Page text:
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Tribal advocates keep up legal pressure for fair political maps; 12-member jury sworn in for Trump's historic criminal trial; the importance of healthcare decision planning; and a debt dilemma: poll shows how many people wrestle with college costs.

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Civil rights activists say a court ruling could end the right to protest in three southern states, a federal judge lets January 6th lawsuits proceed against former President Trump, and police arrest dozens at a Columbia University Gaza protest.

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Wyoming needs more educators who can teach kids trade skills, a proposal to open 40-thousand acres of an Ohio forest to fracking has environmental advocates alarmed and rural communities lure bicyclists with state-of-the-art bike trail systems.

Child care tax credits gain momentum in MO

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Monday, January 22, 2024   

While Missouri's legislative session has just begun, child-care tax credits are at top of mind with a bipartisan House bill.

HB 1488 takes a three-pronged approach to supplementing the child-care industry.

Casey Hanson, deputy director with Kids Win Missouri, said it will help make strides in Missouri's child-care deserts and help with better outcomes for all Missouri children.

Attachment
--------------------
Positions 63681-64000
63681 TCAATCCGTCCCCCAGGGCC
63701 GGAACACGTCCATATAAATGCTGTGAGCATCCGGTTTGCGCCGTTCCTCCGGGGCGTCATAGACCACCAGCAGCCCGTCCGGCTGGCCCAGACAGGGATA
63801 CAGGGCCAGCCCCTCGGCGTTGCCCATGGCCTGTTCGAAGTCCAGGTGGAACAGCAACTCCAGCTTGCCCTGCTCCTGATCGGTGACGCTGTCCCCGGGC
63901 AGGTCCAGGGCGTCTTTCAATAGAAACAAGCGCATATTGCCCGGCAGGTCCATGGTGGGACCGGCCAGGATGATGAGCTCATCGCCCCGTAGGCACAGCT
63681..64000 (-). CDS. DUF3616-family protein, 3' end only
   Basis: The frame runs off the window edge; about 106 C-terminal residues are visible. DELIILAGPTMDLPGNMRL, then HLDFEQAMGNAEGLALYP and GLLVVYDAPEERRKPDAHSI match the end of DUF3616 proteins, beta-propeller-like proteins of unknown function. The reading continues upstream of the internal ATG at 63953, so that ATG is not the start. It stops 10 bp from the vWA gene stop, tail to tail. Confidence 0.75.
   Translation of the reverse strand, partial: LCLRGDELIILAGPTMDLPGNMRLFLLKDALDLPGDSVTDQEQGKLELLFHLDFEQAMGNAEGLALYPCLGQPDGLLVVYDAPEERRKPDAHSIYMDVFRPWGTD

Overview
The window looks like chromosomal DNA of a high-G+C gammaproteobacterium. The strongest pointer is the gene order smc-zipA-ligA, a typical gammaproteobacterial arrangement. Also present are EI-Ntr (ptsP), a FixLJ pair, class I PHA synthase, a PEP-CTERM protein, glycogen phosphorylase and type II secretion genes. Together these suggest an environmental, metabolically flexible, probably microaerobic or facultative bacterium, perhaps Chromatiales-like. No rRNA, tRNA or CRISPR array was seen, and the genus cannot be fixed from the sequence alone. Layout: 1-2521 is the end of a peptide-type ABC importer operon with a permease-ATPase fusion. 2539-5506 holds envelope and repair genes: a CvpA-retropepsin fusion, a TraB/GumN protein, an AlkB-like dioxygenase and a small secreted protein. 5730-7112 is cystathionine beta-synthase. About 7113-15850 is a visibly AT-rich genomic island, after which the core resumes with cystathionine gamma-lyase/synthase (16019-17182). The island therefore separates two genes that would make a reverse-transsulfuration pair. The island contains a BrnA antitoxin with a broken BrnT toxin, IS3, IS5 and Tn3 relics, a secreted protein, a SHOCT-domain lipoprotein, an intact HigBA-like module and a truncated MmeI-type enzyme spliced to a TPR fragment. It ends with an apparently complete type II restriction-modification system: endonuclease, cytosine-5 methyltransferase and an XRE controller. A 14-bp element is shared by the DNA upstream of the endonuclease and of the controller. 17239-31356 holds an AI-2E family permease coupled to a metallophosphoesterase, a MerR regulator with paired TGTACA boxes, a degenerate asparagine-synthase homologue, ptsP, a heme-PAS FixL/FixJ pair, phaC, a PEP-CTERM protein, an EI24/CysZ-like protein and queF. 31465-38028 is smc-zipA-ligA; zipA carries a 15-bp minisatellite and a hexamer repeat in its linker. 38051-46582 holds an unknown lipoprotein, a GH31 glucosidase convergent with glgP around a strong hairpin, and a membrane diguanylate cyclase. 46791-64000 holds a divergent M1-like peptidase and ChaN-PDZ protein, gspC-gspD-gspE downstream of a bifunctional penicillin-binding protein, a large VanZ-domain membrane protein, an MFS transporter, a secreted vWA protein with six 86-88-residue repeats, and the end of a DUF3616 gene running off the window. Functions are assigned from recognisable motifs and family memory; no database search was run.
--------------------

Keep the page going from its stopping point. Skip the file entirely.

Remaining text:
She added that it's Gov. Mike Parson's final term, and because he's a big supporter of the child-care tax credits, pre-K funding, and subsidies, she's excited to hear his State of the State address on Wednesday.

"The governor has really prioritized child care and early education, and this will be the last year of his term, so one more shot to make a bang," said Hanson. "So, we're hopeful to see if there are any other things that he's planning to put forth in his budget."

Casey said she hopes a companion bill in the Senate will have a hearing scheduled either later this week or the next.

Casey said the Child Tax Credit may help bring about some innovative ways to use the tax credits to create partnerships between businesses and child-care programs that could benefit children, families and communities in the long term.

She suggested that people continue to be vocal about their needs to ensure they are heard.

"Missouri Child Advocacy Day," said Hanson, "that's an opportunity for the average Missourian parents, providers, people that care about children to come to the Capitol and talk about the issues that are important to them and just to tell their story and what's impacting them to their legislators on March 6."

Missouri misses an estimated $1.35 billion annually for the state's economy, including a $280 million annual loss in tax revenue because of child care-related issues, according to research by the Missouri Chamber of Commerce and Industry.


Disclosure: Kids Win Missouri contributes to our fund for reporting on Budget Policy & Priorities, Children's Issues, Early Childhood Education, Youth Issues. If you would like to help support news in the public interest, click here.


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